Mike Vickers' Blog

September 10, 2019

Doesn’t Northern Ireland have an Anthem

Filed under: Bercow, Boris, Brexit, Europe, Good Friday Agreement, Ireland, Theresa may, Westminster — derryvickers @ 6:37 am

“While Bercow completed the formalities required to prorogue parliament in the House of Lords, opposition MPs sung songs, including the Red Flag, Jerusalem, Scots Wha Hae and Bread of Heaven (in Welsh, with harmonies).”

Doesn’t Northen Ireland have a national song or are their MPs totally on the Tory side.

Paul Waugh sums up Johnson:

“Even more than Theresa May ever was, Johnson is a now zombie PM in a zombie parliament. Unlike her, his answer is to shut down the graveyard (the Commons and Lords). Yet like May, he thinks he can get a new lease of life through a general election. Let’s see if the script is more The Walking Dead than Carry on Screaming.”

September 9, 2019

The Assassination of the Mother of Parliaments

Filed under: Boris, Brexit, Britis Empire, Europe, Ireland, UK Parliament, USA, Westminster — derryvickers @ 8:43 am

The Conservative Cabinet assassinates The Mother of Parliaments and welcomes becoming a vassal of the USA.

The Guardian Editorial says it all.

https://www.theguardian.com/commentisfree/2019/sep/08/the-guardian-view-on-the-world-and-brexit-rue-britannia

I need to repeat in full below.

The Guardian view on the world and Brexit: rue Britannia

The case for Brexit rested largely upon two misapprehensions – or, to put it less kindly, lies. The first was the belief that engaging in a deep and broad partnership, with the necessary compromises and disadvantages that brings alongside all its benefits, was an act of treacherous self-sabotage. The second was a wholly unrealistic assessment of Britain’s international status and heft, rooted in a vague, nostalgic vision of its imperial past. A third myth sprang from these two: that a post-Brexit Britannia would emerge triumphant, a beacon of democracy, parliamentary sovereignty and prosperity, shining across the waves.

The last three years have left such ideas in tatters; the last week has ripped the remaining shreds away. Its events have left Britain appearing not only backwards-looking, irrational and divided, but fanatical, bitter, frivolous, chaotic and heedless of any legal or customary impediment to the executive. Boris Johnson promised a stroll to sunlit meadows; now he offers a grim, hellish march towards no deal, and his troops have had enough.

The most damning attacks come from within: from his MPs, and now his ministers. Amber Rudd ditched her opposition to no deal as Mr Johnson ascended the throne; now she has quit the cabinet and the Conservative whip, accusing him of an assault on “decency and democracy” for his purge of Tory veterans. In interviews she pressed home her attack, noting that legal advice on prorogation had not been given to the cabinet despite repeated requests and that there is no evidence that the government is seeking a deal, since it is devoting 80% to 90% of its time to planning for no deal.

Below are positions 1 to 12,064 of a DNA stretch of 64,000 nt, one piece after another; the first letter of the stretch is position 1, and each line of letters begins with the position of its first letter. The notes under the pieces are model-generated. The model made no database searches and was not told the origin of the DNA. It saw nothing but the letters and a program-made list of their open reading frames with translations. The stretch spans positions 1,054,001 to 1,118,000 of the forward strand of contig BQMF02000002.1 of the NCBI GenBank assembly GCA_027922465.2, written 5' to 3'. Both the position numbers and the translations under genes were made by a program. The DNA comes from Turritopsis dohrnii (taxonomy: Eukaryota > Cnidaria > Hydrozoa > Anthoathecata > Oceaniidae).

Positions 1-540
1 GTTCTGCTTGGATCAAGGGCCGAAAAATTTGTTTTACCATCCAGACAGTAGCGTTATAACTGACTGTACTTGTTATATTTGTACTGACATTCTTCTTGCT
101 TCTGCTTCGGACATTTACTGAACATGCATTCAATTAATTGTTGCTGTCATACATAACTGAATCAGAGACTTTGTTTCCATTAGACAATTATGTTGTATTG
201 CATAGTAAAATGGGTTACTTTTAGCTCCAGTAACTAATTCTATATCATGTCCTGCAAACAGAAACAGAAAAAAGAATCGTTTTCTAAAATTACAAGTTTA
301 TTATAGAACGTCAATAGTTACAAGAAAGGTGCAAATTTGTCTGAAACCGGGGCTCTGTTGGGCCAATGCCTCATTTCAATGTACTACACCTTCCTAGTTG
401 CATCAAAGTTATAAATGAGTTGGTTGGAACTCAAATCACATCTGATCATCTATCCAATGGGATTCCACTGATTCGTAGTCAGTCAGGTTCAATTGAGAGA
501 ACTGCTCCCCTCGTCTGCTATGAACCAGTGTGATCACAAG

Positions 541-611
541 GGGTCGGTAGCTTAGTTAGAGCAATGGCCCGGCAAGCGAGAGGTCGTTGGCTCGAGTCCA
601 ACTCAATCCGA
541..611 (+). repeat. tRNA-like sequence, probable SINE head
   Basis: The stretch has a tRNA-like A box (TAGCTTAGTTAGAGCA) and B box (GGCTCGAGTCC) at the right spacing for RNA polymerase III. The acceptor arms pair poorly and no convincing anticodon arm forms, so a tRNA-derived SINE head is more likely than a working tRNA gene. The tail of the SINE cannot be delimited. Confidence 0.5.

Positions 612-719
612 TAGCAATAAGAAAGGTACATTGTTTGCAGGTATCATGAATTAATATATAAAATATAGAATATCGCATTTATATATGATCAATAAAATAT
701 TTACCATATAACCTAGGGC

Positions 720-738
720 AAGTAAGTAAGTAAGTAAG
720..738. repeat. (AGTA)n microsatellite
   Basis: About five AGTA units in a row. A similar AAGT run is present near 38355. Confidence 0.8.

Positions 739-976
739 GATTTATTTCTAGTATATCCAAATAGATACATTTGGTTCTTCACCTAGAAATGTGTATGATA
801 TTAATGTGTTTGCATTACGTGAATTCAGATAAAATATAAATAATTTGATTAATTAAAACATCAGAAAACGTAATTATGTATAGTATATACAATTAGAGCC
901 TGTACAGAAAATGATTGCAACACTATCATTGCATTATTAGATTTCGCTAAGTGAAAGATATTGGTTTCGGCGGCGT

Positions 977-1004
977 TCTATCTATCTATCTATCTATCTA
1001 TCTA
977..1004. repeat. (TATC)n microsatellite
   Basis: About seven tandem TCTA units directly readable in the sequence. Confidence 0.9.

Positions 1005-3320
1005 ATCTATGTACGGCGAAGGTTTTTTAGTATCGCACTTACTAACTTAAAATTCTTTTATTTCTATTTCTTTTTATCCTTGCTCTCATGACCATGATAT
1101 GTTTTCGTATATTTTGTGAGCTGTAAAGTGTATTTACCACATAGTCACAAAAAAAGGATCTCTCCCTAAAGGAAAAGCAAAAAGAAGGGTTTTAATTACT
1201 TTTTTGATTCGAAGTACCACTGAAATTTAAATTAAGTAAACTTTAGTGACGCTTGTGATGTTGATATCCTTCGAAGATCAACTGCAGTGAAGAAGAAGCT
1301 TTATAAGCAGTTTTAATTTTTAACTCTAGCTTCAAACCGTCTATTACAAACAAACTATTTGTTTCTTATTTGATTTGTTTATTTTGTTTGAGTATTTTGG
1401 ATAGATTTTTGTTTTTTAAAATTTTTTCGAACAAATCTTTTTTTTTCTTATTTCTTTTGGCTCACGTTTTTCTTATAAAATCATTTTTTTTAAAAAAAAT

Days before, Jo Johnson quit, citing a conflict between family loyalty and the national interest. Kenneth Clarke, ejected from the Tory benches after almost half a century, warned that a no-deal Brexit could be far more damaging to Britain’s economy than a Corbyn government. As briefings from Downing Street grew wilder, the lord chancellor felt obliged to announce that he would abide by the rule of law and had spoken to the prime minister about its importance.

Consider now the external view. The EU diplomats with whom we will have to work, with or without a deal, are ever more frustrated by the game-playing and have accused the prime minister of reneging on pledges to uphold the Good Friday agreement. (The taoiseach, who will on Monday meet Mr Johnson, has already warned that he does not expect any breakthroughs.)

But other parties are just as scathing. In his Radio 4 series As Others See Us, Neil MacGregor noted that respect for Britain’s parliamentary democracy and steady pragmatism are much diminished, and that the world sees an unsettled nation cut adrift from its moorings. One American columnist dubbed this week Britain’s stupidest hour, while Canada’s Globe and Mail, describing the appetite for national self-destruction, observed that the Tories had transformed themselves into a protest party “even while continuing to govern a Group of Seven nation with a permanent seat on the United Nations security council”. Implicit in that statement was a question: how long, in these circumstances, can we maintain this standing and hang on to these levers?

That the Trump administration cheers Britain towards the exit, as Vice-President Mike Pence did again in London this week, is a cause for concern, not reassurance. It wants to speed our course not from its deep amity towards the UK, but its deep hostility towards the EU. Any opportunity to undermine European cohesion, weakening it in global trade and diplomacy (notably vis-a-vis Iran), is welcome. A trade deal with Britain, inevitably on terms highly favourable to America, will merely be the glaze on the chlorinated chicken.

With friends like these, who needs to make more enemies? To say that Britain’s hard power has long been in decline is merely an expression of the obvious, not of doomsaying. Now the Brexiters who dreamed of restoring glory are daily eroding the soft power it amassed as its empire shrank. Those who doubted our goodwill and good intentions after the 2016 vote increasingly doubt our good sense too.

 

 

September 6, 2019

Michael Gove: the Air Raid Warden in Dad’s Army

Filed under: Brexit, Europe, Michael Gove, Politics, UK Parliament, War — derryvickers @ 10:20 am

Michael Gove. He was like an air raid warden from Dad’s Army. He had plans for supplies of medicines and food. Trucks were assigned to country lanes. Guards were reinforcing Dover. Two billion pounds will pour into farms, fisheries, manufacturing and hospitals. No expense will be spared, no cost too great, to keep the dastardly foreigner from our shores. MPs purred. They loved it.

https://www.theguardian.com/commentisfree/2019/sep/06/prime-minister-war-rhetoric-trade-negotiations

August 31, 2019

Things fall apart; the centre cannot hold

Filed under: Boris, Brexit, Europe, Good Friday Agreement, Jeremy Corbyn, Reality, The Troubles, Varadkar, Yeats — derryvickers @ 7:40 am

WB Yeats

The falcon cannot hear the falconer; Things fall apart; the centre cannot hold; Mere anarchy is loosed upon the world, The blood-dimmed tide is loosed, and everywhere The ceremony of innocence is drowned; The best lack all conviction, while the worst Are full of passionate intensity.

Just two examples

https://www.theguardian.com/uk-news/2019/aug/30/no-deal-brexit-could-motivate-dissident-republicans-in-northern-ireland-says-barbara-gray

https://www.theguardian.com/uk-news/2019/aug/31/riot-police-out-in-glasgow-as-irish-unity-march

Where is the Good Friday Agreement now.

Oddly only the US Congress may save Ireland from a Hard Border.